Improved accuracy of apparent diffusion coefficient quantification using a fully automatic noise bias compensation method: Preliminary evaluation in prostate diffusion weighted imaging.
Noise in diffusion magnetic resonance imaging can introduce bias in apparent diffusion coefficient (ADC) quantification. Previous studies proposed methods that are site-specific techniques as research tools with limited availability and typically require manual intervention, not completely ready to use in the clinical environment. The purpose of this study was to develop a fully automatic computational method to correct noise bias in ADC quantification and perform a preliminary evaluation in the clinical prostate diffusion weighted imaging (DWI). Using a pseudo replica approach for the noise map calculation as well as a direct mapping and a stepwise Chebychev polynomial modelling approach for the ADC fitting, a fully automatic noise-bias-compensated ADC calculation method was proposed and implemented both on the scanner and offline. The proposed method was validated in a computer simulation and a standardized diffusion phantom with ground-truth values. Two in vivo studies were performed to evaluate the proposed method in the clinical environment. The first in vivo study performed acquisitions using a clinically routine prostate DWI protocol on 29 subjects to evaluate the consistency between simulated and empirical results. In the second in vivo study, prostate ADC values of 14 subjects were compared between data acquired with external coils only and reconstructed with the proposed method vs. acquired with external combined with endorectal coils and reconstructed with the conventional method. In statistical analyses, p < 0.05 was regarded as significantly different. In the computer simulation, the proposed method showed smaller error percentage than the other methods and was significantly different (p < 2.2 × 10-16). With low signal-to-noise ratio (SNR), the conventional method underestimated ADC values compared to the ground truth values of the diffusion phantom, while the results of the proposed method were more consistent with the ground truth values. Statistical analyses showed no significant differences between measured and simulated results in the first in vivo study (p = 0.5618). Data from the second in vivo study showed that agreement between ADC measured with external coils only and combined coils was improved for the proposed method (mean bias: 0.04 × 10-3 mm2/s, 95% confidence interval (CI) = [-0.01, 0.09] × 10-3 mm2/s, p = 0.187), compared to the conventional method (mean bias: -0.12 × 10-3 mm2/s, 95% CI = [-0.17, -0.06] × 10-3 mm2/s, p < 0.0001). The proposed method compensates noise bias in low-SNR diffusion-weighted acquisitions and results show improved ADC quantification accuracy in the prostate. This method may be suitable for both clinical imaging and research utilizing ADC quantification.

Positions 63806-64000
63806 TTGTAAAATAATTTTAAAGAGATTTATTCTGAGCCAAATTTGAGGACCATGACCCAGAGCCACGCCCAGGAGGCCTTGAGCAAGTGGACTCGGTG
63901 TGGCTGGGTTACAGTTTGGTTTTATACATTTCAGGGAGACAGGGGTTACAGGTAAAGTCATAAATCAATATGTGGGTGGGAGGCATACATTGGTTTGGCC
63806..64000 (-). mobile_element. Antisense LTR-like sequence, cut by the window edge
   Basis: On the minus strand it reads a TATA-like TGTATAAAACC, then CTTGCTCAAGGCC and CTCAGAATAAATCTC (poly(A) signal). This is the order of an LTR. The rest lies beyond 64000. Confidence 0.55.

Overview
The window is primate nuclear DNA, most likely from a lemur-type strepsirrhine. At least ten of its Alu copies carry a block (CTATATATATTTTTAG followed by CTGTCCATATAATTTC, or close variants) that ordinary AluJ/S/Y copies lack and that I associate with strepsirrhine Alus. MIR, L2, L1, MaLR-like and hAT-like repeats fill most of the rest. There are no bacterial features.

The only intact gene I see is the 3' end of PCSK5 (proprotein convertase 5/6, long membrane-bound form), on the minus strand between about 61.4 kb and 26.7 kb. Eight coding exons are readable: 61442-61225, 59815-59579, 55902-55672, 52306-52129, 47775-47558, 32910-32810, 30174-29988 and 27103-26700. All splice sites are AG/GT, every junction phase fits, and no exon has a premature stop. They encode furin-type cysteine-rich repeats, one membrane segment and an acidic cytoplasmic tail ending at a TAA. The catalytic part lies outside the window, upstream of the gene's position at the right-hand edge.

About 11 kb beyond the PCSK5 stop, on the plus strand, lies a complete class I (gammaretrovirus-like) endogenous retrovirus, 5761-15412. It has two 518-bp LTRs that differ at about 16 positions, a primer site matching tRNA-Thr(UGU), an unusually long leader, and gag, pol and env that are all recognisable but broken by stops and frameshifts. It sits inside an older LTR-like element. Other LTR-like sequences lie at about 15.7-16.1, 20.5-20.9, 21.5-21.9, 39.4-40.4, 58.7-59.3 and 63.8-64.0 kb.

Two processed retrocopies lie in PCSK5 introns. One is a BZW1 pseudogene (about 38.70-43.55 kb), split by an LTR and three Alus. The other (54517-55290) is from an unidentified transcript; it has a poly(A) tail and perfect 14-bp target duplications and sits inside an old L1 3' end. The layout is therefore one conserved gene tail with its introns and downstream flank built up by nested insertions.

Zhong, X; Dale, BM; Nickel, MD; Kannengiesser, SAR; Kiefer, B; Bashir, M
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